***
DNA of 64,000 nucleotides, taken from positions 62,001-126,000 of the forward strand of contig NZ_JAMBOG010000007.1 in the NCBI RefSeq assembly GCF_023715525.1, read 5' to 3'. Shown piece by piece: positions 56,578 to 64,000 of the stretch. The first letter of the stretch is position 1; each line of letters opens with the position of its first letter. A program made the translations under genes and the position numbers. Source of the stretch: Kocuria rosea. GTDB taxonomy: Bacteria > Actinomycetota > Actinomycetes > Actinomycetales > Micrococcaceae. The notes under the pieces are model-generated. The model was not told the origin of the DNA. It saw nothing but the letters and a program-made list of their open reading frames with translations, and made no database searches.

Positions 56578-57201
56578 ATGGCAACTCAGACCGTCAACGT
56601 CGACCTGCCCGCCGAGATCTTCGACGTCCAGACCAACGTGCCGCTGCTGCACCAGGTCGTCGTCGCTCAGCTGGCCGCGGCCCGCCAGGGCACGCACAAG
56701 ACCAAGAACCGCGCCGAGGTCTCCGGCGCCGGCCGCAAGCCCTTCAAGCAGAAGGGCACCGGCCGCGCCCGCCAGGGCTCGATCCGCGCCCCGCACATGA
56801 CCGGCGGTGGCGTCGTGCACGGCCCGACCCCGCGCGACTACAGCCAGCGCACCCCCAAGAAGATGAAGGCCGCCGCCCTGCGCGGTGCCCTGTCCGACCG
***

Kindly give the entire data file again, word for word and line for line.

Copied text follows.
DNA of 64,000 nucleotides, taken from positions 62,001-126,000 of the forward strand of contig NZ_JAMBOG010000007.1 in the NCBI RefSeq assembly GCF_023715525.1, read 5' to 3'. Shown piece by piece: positions 56,578 to 64,000 of the stretch. The first letter of the stretch is position 1; each line of letters opens with the position of its first letter. A program made the translations under genes and the position numbers. Source of the stretch: Kocuria rosea. GTDB taxonomy: Bacteria > Actinomycetota > Actinomycetes > Actinomycetales > Micrococcaceae. The notes under the pieces are model-generated. The model was not told the origin of the DNA. It saw nothing but the letters and a program-made list of their open reading frames with translations, and made no database searches.

Positions 56578-57201
56578 ATGGCAACTCAGACCGTCAACGT
56601 CGACCTGCCCGCCGAGATCTTCGACGTCCAGACCAACGTGCCGCTGCTGCACCAGGTCGTCGTCGCTCAGCTGGCCGCGGCCCGCCAGGGCACGCACAAG
56701 ACCAAGAACCGCGCCGAGGTCTCCGGCGCCGGCCGCAAGCCCTTCAAGCAGAAGGGCACCGGCCGCGCCCGCCAGGGCTCGATCCGCGCCCCGCACATGA
56801 CCGGCGGTGGCGTCGTGCACGGCCCGACCCCGCGCGACTACAGCCAGCGCACCCCCAAGAAGATGAAGGCCGCCGCCCTGCGCGGTGCCCTGTCCGACCG